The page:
In September, Scaling Student Success hosted a co-design institute.
Can graduate profiles help redefine student success?
Districts throughout the state are using them to change mindsets around education
March 25, 2024
In 2014, students in Vista USD were interviewed by district leaders and asked what word comes to mind when they think of “school.” The words students chose revealed their true attitudes toward education: “irrelevant,” “boring,” “impersonal,” “controlled.”
In Davis Joint USD, an 8,500-student district west of Sacramento, students expressed they were not satisfied with “playing the game” of school. Data also showed that nearly a quarter of the district’s students who attend college do not complete their degrees.
In Cajon Valley USD, where almost three-quarters of students live in or near poverty, many skilled-labor jobs that paid well were going unfilled. An education system that pushed college as the best outcome for students was creating a huge gap in the workforce.
These districts and others throughout the state are seeing the need to redefine student success.
“The 20th century approach to teaching and learning is obsolete,” said Matt Doyle, superintendent of Vista USD, in a recent policy brief. “The 21st century is not high stakes tests ... it’s about how we inspire kids to want to be drivers of their own education. And that’s a pretty big mindset shift.”
Leaders in these districts began to grapple with big questions: What are we trying to accomplish with TK-12 education? What preparation do students need to find gainful employment? What 21st century skills are needed to solve the problems of tomorrow? How can our students lead happier, healthier lives?
In answering these questions, each district created its own version of a graduate profile. Graduate profiles are community-defined “portraits” of the skills, knowledge and competencies students will need by the end of their pre-K-12 journey. No two graduate profiles are alike, but they are usually comprised of academic knowledge, workforce and career readiness skills, social-emotional skills and civic engagement.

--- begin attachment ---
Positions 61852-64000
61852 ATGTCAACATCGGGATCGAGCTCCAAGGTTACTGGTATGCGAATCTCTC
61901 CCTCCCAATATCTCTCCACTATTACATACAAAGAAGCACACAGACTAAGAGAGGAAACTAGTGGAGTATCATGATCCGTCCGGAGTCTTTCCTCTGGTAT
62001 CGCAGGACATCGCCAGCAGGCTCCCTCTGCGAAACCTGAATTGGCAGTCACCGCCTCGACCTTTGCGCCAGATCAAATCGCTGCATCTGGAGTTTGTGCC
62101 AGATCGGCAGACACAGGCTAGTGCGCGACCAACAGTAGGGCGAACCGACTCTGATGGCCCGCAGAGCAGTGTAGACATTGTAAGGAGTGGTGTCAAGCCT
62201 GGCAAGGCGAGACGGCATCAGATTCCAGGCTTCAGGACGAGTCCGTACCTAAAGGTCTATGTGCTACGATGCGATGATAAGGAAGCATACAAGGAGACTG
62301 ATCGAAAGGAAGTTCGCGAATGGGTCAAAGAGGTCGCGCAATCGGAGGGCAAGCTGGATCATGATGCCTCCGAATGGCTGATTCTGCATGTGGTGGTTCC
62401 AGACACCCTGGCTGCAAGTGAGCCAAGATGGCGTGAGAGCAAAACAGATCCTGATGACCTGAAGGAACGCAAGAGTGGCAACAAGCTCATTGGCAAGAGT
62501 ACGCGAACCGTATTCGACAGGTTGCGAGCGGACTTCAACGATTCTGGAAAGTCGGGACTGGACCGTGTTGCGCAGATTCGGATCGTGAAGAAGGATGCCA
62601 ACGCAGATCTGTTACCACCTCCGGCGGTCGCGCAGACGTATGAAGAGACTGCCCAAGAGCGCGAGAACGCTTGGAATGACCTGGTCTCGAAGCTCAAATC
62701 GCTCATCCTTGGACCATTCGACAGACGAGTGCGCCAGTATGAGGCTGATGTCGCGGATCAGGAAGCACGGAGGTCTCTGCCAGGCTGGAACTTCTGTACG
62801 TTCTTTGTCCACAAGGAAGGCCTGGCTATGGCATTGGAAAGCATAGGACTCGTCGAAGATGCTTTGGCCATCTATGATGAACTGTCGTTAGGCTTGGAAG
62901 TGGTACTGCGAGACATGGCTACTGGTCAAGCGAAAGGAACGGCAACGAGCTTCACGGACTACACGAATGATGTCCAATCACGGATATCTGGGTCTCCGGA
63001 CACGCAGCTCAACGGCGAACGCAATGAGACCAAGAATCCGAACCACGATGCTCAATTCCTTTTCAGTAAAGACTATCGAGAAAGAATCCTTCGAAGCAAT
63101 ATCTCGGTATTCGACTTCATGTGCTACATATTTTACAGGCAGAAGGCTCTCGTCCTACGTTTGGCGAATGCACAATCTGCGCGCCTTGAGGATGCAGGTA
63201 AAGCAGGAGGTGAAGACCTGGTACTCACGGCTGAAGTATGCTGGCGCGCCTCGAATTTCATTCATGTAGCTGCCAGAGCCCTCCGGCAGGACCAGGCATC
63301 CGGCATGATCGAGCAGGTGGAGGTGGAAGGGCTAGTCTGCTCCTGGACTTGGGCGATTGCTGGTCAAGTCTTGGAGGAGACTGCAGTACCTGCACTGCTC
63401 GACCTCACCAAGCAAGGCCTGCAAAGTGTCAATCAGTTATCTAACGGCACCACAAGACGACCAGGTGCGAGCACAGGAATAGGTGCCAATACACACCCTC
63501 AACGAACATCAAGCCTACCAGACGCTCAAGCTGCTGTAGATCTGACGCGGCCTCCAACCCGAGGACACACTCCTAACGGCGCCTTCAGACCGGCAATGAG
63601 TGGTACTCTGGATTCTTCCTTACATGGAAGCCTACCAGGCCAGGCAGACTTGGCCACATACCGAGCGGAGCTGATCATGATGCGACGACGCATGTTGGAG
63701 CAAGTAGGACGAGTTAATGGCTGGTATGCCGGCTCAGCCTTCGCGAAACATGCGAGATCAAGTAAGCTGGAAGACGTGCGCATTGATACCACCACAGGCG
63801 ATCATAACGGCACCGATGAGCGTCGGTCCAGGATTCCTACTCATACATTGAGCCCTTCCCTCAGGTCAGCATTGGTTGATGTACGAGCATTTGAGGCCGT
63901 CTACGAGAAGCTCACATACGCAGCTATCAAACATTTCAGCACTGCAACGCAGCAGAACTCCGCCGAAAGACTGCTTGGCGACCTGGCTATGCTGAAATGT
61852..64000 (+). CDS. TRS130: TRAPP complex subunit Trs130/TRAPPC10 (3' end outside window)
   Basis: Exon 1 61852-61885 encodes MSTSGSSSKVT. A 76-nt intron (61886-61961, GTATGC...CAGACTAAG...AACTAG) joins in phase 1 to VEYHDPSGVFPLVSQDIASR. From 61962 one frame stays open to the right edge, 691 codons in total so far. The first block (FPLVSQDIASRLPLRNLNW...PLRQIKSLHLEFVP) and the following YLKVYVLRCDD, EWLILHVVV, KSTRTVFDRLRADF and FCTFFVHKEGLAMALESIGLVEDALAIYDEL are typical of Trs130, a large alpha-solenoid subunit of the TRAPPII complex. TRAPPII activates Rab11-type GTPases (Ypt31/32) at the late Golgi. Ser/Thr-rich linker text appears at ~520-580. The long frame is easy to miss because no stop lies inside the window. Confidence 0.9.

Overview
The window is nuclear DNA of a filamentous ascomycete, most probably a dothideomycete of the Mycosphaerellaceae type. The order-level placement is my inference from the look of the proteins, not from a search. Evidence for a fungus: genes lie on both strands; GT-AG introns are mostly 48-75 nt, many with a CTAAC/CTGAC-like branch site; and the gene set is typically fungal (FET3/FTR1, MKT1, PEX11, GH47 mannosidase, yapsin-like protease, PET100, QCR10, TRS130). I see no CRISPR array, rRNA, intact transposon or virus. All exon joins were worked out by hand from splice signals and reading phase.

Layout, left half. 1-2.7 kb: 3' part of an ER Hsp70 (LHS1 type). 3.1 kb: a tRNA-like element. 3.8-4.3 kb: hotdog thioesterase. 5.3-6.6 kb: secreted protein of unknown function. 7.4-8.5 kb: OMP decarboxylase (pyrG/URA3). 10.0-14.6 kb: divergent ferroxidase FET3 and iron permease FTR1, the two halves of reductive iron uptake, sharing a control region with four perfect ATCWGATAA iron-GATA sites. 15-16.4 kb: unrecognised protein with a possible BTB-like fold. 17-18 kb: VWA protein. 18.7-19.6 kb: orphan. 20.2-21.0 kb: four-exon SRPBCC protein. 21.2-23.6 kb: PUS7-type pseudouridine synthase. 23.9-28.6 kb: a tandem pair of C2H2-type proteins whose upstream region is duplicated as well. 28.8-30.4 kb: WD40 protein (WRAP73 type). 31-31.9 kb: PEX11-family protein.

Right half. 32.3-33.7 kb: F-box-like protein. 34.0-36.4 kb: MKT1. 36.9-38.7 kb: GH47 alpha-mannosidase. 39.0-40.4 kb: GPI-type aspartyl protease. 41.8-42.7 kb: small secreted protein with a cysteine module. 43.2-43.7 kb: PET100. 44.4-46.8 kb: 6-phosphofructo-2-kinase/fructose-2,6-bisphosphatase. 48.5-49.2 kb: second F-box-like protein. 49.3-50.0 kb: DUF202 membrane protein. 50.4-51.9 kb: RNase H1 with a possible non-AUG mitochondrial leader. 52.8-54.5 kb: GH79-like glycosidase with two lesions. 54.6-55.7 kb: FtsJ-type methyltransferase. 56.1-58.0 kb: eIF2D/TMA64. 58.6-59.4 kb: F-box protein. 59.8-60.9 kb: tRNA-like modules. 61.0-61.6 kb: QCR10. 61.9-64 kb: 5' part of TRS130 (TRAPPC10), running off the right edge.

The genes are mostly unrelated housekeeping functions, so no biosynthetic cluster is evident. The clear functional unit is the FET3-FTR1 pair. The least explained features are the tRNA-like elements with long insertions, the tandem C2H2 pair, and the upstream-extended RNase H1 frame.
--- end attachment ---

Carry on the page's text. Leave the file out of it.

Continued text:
In 2019, a partnership of eight school districts and eight practice partners who support graduate profiles came together to form Scaling Student Success. Founder and Executive Director Roman Stearns says California is lagging behind when it comes to articulating what its graduates need. At least a dozen states (including Virginia, South Carolina, Utah and New Mexico) have developed a statewide graduate profile while California has not.
That hasn’t stopped dozens of California school districts from creating their own graduate profiles. More than 75 districts throughout the state have adopted graduate profiles, Stearns said, including many of the largest districts. By Stearns’ estimation, some 40 percent of California students attend a school with a graduate profile, also sometimes called a portrait of a learner.
Scaling Student Success supports more districts adopting graduate profiles by serving as a collective impact hub that “holds the vision” for this movement. The nonprofit does not provide direct services to districts — most districts use outside consultants or embark on creating graduate profiles on their own — but it does advocate, facilitate a community of practice and coordinate research that leads to policy recommendations, including in a recently published white paper.
In the absence of state leadership, Stearns said Scaling Student Success is embracing the “lead from the middle” approach.
“State initiatives often are implemented top-down and can be slow, bureaucratic and perceived as compliance-focused. Efforts that bubble up from classrooms and schools may be highly innovative and have substantial impact on some students, but rarely, if ever, get to scale,” he said. “By leading from the middle, we have greater opportunity to honor the spirit of local control, implement in ways that are contextually appropriate, and move toward scale faster than a true grassroots push.”
Establishing proof points
In the summer of 2022, Scaling Student Success launched The Reimagining CA Schools Innovation Pilot, a collaborative effort among five school districts on a journey to more closely examine their graduate profiles and establish proof points that can demonstrate the potential of graduate profiles to transform education.
In four recently published policy briefs on these pilot schools, district leaders share the story of how their graduate profiles came to life.
Each graduate profile begins with community input. In Davis Joint USD, collecting community input included district leaders meeting with parents, employers, migrant families and admissions officials at the nearby University of California, Davis, who told them, “To be successful in college you need to be a strong communicator, adaptable, persistent, and resilient.” The district’s school board held study sessions that explored the question, “What is school for?”
In 2018, the Davis Joint USD school board adopted its graduate profile, which focuses on six competencies the district’s teachers found to be “teachable and assessable.” The graduate profile also ties into the districts’ goals. Davis Joint USD Superintendent Matt Best said the school board’s focus is to increase student agency, belonging and relevance, and the graduate profile “will be a critical piece of that work.”